The Education & Certification You Need to Become a Radiology Technician
Find out about radiologic technologist education requirements, careers and salary.
What you’ll do: Also known as X-ray technicians, radiologic technologists use X-ray and other technologies to provide images that help physicians and health care workers diagnose and treat health concerns. To obtain the images, you’ll place and process X-ray film and position shields to protect patients from radiation. You’ll play a key role in helping to identify conditions such as cancer, ulcers or broken bones.
Where you’ll work: Hospitals, physician’s offices, laboratories, diagnostic imaging centers, outpatient care centers.
Degree you’ll need to practice: Associate’s degree
Median annual salary: $58,960*
Radiologic Tech Education
There are formal education programs in radiography that lead to a certificate, an associate’s degree or a bachelor’s degree. The associate’s degree program is the most common. These certification programs typically last from six to twelve months, and include both classroom and clinical training.
You’ll study courses such as:
- Patient care
- Medical ethics
- Radiation physics and protection
- Image evaluation
Why not make sure your program is accredited? It’s a requirement for licensure in some states. The Joint Review Committee on Education in Radiologic Technology (JRCERT) accredits educational and training programs in radiography.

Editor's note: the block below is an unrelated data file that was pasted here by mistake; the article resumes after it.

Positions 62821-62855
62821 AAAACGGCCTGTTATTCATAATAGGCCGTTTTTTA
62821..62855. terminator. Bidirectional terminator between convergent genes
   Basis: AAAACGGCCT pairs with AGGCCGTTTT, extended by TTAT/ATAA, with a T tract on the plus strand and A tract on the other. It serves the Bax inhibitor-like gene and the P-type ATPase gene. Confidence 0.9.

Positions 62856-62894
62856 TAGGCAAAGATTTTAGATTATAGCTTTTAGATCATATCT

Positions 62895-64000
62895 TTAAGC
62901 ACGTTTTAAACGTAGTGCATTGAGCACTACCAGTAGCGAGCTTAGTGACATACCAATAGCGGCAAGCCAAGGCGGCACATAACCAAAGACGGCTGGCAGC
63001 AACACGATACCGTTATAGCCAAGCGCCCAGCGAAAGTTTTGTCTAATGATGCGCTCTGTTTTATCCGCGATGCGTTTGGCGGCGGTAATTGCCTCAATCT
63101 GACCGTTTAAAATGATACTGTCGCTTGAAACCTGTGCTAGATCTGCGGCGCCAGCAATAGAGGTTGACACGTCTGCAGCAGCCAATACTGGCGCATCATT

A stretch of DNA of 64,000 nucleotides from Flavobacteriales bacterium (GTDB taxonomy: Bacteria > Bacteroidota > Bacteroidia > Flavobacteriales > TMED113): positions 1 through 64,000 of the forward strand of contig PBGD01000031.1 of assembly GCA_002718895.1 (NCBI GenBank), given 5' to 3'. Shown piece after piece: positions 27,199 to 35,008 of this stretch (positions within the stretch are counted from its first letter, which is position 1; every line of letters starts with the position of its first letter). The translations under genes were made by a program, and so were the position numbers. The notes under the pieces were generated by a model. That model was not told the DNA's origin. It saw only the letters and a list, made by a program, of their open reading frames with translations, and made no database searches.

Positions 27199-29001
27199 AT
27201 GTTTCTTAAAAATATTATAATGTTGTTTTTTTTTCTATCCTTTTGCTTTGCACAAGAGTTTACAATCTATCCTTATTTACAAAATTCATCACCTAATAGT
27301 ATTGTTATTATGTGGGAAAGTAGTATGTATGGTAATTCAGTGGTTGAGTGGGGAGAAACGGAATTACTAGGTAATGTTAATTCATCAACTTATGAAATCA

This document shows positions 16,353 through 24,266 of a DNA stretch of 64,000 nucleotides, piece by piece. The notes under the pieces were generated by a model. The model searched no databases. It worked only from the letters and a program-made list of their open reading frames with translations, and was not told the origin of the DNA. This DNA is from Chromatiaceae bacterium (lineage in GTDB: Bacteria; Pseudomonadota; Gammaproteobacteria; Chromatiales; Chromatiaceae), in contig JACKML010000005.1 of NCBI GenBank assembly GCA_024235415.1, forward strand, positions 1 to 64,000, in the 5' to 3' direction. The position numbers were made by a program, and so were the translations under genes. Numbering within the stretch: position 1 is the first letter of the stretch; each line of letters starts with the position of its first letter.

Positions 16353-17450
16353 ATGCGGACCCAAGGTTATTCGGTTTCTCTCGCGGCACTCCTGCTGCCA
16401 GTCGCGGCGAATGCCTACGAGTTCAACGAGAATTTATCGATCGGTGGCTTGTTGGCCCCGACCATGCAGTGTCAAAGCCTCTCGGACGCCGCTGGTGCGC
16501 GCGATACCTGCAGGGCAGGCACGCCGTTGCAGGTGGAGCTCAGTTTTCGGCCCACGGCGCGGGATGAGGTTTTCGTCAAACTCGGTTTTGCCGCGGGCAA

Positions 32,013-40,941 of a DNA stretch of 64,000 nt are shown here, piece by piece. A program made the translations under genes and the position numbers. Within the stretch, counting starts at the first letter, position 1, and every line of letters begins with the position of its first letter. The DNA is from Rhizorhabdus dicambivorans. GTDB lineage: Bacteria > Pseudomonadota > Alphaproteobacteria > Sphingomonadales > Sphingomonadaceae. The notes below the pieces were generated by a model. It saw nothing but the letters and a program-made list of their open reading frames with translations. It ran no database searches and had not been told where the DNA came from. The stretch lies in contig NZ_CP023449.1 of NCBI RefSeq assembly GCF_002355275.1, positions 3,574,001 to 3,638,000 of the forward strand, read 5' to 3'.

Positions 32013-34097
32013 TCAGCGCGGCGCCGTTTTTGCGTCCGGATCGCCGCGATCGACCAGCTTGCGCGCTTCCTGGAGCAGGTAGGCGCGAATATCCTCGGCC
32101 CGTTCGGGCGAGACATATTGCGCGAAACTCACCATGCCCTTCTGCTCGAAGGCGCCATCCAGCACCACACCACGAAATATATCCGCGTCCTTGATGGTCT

Licensing and Certification
In addition to graduating from an accredited program, to become licensed, you must pass a certification exam from the state or from The American Registry of Radiologic Technologists (ARRT). For specific state requirements, contact your state’s health board.
To maintain their certification, radiologic technologists must complete 24 hours of continuing education every two years.
Source: U.S. Bureau of Labor Statistics 2018-19 Occupational Outlook Handbook.
*The salary information listed is based on a national average, unless noted. Actual salaries may vary greatly based on specialization within the field, location, years of experience and other factors. National long-term projections of employment growth may not reflect local and/or short-term economic or job conditions, and do not guarantee actual job growth.